I wish both my kids happiness, peace, and the chance to be themselves. No metaphorical closets in this family. I just never expected my kid to leave the closet then run back inside, only peeking out occasionally. A friend’s kid, who’s maybe a year older than Colin, came out around the same time as Colin. She’s now fully transitioned and living as a woman. Meanwhile Colin hides in his room for hours on end, hiding from the world.

I wish he would be happy. I wish he’d start living his life no matter what gender he chooses. I wish he would just be himself.

Colin and Oreo1

Gender questions…

It’s beginning to look a lot like Christmas. Well not really but I do have almost all of my presents bought, including the ones for Colin. They’re tucked away in my dresser drawer and in the closet, just waiting to be sorted a bit more and eventually wrapped.

Yesterday Colin came up to me and asked, “Mom? Did you buy me a feminine present?”

His voice hovered halfway between longing and worry, as if he wasn’t quite sure which he wanted.

“No, I didn’t,” I replied then watched as disappointment spread across his face. “The presents I bought you are gender neutral.”

That brought out a wide grin. Neutral is safe. Neutral means no disappointment for traditionally male presents and no reminder that he isn’t transitioning to female.

Then came today. I had my group this morning then I walked halfway home on a local trail. By the time I got home I was starving and Colin wasn’t there. He called me from the gym and asked me to meet him at the front door. He also wanted me to guess what he fixed in our apartment.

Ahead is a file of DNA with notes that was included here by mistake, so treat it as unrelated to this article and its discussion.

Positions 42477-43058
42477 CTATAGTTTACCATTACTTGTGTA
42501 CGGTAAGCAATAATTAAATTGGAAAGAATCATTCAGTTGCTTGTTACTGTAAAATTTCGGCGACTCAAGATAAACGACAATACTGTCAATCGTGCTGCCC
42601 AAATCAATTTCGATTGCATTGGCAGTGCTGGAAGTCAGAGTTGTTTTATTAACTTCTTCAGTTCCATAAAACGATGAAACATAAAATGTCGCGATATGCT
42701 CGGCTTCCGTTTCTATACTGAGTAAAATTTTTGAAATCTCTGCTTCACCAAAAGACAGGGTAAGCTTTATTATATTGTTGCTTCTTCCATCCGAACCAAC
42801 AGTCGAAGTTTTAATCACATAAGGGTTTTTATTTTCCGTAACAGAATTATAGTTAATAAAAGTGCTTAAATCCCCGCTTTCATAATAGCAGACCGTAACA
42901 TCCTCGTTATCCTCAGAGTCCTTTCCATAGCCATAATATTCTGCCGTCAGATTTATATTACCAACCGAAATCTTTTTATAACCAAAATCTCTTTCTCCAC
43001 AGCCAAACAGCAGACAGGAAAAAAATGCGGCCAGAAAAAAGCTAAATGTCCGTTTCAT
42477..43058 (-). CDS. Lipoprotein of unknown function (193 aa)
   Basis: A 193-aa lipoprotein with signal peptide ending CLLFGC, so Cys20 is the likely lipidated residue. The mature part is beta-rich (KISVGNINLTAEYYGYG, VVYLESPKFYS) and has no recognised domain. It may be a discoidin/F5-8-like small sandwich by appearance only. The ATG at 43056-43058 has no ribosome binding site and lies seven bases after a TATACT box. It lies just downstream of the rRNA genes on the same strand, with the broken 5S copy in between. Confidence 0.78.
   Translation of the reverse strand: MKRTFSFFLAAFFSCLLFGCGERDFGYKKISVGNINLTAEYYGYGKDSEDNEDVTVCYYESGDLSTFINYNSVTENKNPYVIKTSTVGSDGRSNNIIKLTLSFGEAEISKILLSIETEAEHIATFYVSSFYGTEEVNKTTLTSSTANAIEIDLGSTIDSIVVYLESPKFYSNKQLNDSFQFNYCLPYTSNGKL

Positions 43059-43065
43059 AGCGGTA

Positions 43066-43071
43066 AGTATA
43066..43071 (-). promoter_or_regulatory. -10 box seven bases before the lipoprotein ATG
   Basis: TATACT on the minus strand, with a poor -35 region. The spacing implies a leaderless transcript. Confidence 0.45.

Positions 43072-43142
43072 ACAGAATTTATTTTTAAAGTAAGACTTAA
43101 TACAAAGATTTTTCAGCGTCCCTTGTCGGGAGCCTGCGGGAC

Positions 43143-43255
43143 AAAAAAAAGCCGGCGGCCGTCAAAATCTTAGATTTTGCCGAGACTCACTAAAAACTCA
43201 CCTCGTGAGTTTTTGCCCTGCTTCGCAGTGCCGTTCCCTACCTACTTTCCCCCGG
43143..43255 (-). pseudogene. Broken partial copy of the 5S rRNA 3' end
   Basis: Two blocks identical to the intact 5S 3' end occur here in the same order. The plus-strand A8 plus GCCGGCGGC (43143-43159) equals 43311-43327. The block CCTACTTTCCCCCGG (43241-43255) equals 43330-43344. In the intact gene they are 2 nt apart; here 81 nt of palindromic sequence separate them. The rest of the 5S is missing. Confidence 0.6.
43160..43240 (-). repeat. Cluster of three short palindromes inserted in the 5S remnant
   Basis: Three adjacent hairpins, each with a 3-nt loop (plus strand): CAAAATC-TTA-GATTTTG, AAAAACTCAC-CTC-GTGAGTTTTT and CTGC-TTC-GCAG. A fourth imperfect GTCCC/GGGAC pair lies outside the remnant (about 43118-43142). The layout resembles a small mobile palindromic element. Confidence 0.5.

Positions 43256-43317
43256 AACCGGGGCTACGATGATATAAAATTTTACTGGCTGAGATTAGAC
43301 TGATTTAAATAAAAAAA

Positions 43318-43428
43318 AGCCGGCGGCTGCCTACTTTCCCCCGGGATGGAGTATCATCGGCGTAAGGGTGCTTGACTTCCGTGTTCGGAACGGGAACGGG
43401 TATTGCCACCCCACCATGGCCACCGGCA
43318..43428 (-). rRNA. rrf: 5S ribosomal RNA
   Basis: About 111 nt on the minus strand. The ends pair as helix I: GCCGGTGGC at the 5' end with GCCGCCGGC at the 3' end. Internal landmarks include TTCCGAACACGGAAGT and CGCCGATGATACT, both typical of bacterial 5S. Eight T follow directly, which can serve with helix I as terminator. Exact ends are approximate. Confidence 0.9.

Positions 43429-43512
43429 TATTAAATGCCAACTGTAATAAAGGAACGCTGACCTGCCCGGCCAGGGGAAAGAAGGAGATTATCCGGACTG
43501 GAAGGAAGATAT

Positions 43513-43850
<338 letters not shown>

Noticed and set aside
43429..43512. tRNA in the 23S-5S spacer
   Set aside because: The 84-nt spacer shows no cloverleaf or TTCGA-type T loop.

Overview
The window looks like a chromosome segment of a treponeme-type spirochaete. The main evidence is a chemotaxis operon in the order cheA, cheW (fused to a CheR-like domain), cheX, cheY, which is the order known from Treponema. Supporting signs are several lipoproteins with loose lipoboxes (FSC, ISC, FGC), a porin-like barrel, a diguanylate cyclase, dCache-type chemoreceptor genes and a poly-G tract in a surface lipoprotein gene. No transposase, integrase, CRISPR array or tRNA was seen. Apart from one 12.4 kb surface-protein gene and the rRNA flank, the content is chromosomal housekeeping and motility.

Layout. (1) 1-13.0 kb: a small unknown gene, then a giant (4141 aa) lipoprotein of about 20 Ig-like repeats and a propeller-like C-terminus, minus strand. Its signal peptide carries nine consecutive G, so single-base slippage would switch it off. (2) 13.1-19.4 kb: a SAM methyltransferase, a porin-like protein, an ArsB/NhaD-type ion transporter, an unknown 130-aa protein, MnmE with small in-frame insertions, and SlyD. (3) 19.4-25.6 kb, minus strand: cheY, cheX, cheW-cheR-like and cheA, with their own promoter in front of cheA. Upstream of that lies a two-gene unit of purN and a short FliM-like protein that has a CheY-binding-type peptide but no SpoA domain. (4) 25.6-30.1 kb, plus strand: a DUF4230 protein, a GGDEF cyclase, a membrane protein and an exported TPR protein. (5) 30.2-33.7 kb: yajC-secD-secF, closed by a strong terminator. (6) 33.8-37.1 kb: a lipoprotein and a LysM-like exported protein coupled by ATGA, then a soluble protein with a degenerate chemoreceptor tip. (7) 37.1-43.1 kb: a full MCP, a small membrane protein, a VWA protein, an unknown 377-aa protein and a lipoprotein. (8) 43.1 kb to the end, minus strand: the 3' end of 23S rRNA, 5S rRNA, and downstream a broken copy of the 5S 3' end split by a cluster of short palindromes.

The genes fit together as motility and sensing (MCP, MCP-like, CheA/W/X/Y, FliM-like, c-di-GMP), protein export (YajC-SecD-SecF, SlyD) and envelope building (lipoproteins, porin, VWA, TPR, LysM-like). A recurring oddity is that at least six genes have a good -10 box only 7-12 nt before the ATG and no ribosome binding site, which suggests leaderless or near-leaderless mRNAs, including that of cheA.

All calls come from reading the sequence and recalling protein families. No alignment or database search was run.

I had no clue what he’d fixed and no idea even where to start, so I just guessed weird things.

“You fixed your messy habits”

He snorted. “Have you seen my room?” he asked.

“You’ve fixed your gender,” I continued.

That one got a chuckle. “I’m in the male gym so that should answer your question,” he replied.

Anyone, except for the trolls, will realize that if being in the male gym meant he wasn’t fixed, he’d only be fixed if he was in the female gym and therefore female.

The thing he’d ended up fixing was our sticky door latch, which is great. I also would have never guessed it. But the rest just makes me sigh. I know he’s female (because he’s told me multiple times). He knows he’s female. He admits it and still keeps putting up road blocks for transition.

I wish he could be happy in his own skin, whether that involves transitioning or not. It’s like watching someone hit their foot with a hammer and complain it hurts. Then don’t do it! But they keep on going. Colin talks about transitioning, talks about gender dysphoria, but he just won’t transition even though it keeps on hurting. Hopefully someday he’ll let himself be Emma again. Hopefully it’ll be soon.